Date

April 1990

Document Type

Dissertation

Degree Name

Ph.D.

Department

Dept. of Chemistry and Biochemical Sciences

Institution

Oregon Graduate Institute of Science & Technology

Abstract

The ability of alkyl viologens (C[subscript]nMV[superscript]2+) to mediate electron transfer across dihexadecylphosphate (DHP) bilayers was studied. DHP vesicles were prepared in weakly alkaline buffers and reduction of viologen molecules adsorbed on the inner and/or outer vesicle surface(s) was monitored after the anaerobic addition of dithionite (S[subscript]2O[subscript]4[superscript]2-) ion. In the absence of external viologen the reduction of inner viologen was extremely slow, with half-lives on the order of hours. In the presence of external C[subscript]nMV[superscript]2+ reduction of inner viologen proceeded over the course of minutes with the general trend that second-order rates decreased as n increased. For methyl viologen (MV[superscript]2+,n=l) the reduced product was spectroscopically observed to be characteristic of dimers in cases where the initial concentration of viologen inside the vesicles exceeded that outside. It was also determined that under these conditions most of the reduced viologen had migrated into the vesicles. These phenomena were observed to lesser extents as the viologen alkyl chain length increased. It is hypothesized that electron transfer, as well as viologen migration, is controlled in part by transmembrane electrical potentials. Transmembrane oxidation-reduction leads to polarization of the membrane. The migration of viologen cations inward compensates for this charge buildup. The addition of other lipophilic ions was studied to help clarify this notion. Various other transmembrane redox systems were briefly studied. The charge recombination rates of a photochemical system containing ZnTPPS[superscript]4- and alkyl viologens adsorbed to DHP vesicles were studied using laser flash photolysis. Conditions were varied to determine which factors affected the rates. The recombination reaction was found to be first-order and possible mechanisms are proposed.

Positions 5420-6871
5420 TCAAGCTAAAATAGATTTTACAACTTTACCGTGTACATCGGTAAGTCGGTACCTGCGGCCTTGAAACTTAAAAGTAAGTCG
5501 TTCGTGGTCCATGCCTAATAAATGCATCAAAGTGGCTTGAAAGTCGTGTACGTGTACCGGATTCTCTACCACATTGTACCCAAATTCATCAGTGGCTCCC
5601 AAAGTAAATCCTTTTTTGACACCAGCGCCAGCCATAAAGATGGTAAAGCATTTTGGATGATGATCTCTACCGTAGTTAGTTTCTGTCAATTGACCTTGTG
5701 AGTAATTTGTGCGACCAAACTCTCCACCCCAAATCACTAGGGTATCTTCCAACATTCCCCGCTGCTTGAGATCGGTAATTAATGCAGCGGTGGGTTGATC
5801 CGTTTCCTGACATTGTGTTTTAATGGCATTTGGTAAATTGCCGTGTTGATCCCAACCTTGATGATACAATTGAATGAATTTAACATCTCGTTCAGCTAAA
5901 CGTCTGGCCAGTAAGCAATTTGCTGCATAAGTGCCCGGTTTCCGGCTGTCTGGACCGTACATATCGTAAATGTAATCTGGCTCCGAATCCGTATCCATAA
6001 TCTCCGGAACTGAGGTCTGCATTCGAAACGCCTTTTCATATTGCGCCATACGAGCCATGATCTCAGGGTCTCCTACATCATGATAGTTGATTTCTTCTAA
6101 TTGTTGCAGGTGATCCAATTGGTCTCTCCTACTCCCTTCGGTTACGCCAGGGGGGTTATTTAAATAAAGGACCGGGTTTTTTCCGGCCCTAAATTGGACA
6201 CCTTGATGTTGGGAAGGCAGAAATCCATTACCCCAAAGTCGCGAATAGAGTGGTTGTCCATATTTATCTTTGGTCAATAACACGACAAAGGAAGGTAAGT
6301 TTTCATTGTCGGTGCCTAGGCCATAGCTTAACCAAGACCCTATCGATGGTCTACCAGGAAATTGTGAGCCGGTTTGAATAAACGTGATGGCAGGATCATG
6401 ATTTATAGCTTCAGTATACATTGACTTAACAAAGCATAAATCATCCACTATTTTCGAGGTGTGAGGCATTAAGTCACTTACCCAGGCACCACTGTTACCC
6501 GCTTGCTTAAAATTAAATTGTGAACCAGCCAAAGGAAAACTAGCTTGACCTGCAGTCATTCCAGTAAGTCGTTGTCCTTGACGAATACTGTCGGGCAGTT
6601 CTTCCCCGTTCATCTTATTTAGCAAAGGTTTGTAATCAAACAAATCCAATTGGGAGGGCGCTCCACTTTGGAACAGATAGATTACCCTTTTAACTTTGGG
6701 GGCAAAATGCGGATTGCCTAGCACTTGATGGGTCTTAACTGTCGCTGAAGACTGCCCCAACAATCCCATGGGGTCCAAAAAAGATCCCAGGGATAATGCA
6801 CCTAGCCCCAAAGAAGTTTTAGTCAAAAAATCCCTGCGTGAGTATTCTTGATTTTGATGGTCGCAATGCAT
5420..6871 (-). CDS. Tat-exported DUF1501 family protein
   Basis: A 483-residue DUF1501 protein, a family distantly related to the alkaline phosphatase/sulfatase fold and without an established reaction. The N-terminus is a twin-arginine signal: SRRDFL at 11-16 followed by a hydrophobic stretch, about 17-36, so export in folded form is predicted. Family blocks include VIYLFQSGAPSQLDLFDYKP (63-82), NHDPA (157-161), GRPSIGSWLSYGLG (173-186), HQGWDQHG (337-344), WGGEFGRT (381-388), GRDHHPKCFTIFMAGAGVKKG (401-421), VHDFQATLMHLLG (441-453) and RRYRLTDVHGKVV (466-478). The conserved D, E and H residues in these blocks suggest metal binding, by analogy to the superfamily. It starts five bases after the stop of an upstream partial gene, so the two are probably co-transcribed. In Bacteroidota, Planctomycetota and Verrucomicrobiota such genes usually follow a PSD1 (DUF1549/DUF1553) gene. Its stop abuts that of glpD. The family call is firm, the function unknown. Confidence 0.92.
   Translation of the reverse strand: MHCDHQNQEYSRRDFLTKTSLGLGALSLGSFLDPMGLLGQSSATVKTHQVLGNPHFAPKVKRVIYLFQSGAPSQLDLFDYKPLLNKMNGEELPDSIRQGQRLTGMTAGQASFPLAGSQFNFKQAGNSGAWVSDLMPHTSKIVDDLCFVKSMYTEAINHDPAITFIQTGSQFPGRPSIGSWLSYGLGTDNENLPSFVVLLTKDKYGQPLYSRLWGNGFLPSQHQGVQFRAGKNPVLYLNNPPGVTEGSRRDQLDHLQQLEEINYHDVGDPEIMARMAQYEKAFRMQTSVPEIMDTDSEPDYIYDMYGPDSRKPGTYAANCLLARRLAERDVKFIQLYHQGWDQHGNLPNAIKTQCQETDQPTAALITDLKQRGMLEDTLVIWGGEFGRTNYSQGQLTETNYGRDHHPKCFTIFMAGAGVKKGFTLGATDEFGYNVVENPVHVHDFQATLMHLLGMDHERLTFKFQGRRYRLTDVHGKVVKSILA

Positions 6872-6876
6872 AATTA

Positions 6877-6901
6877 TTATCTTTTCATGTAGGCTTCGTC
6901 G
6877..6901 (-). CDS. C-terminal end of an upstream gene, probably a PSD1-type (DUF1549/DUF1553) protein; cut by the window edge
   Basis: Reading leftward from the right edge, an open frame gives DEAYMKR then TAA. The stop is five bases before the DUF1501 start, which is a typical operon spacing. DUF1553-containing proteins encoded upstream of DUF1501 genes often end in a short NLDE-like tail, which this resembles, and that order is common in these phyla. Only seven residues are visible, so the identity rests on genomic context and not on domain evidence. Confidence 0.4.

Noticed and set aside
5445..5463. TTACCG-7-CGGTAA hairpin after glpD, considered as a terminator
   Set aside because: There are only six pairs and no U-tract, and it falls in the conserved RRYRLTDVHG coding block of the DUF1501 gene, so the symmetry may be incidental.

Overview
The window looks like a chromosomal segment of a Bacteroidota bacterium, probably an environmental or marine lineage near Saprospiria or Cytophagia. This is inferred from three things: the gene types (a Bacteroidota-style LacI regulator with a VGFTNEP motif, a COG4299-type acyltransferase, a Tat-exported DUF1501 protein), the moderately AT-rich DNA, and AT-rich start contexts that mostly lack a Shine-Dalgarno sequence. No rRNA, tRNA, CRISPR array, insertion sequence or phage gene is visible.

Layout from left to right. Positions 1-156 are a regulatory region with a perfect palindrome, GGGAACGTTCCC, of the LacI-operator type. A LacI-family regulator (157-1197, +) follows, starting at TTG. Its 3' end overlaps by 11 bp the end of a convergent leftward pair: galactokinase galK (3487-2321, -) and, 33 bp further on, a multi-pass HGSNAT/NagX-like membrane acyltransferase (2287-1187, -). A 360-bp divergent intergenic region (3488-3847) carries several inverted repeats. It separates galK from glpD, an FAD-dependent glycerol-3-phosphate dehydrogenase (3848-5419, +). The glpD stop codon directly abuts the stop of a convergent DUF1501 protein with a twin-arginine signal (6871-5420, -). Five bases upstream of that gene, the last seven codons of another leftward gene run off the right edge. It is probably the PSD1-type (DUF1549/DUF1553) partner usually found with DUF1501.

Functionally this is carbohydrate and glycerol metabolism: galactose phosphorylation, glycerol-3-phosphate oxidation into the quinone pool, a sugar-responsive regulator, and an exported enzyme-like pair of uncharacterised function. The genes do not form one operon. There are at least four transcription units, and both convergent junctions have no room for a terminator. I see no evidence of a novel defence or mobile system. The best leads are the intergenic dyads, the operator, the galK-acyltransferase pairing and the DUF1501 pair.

Identifier

doi:10.6083/M4XK8CGX

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